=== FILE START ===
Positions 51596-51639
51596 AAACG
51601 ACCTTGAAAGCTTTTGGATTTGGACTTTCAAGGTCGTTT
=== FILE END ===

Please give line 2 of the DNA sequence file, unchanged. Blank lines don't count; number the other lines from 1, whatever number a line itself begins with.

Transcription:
51596 AAACG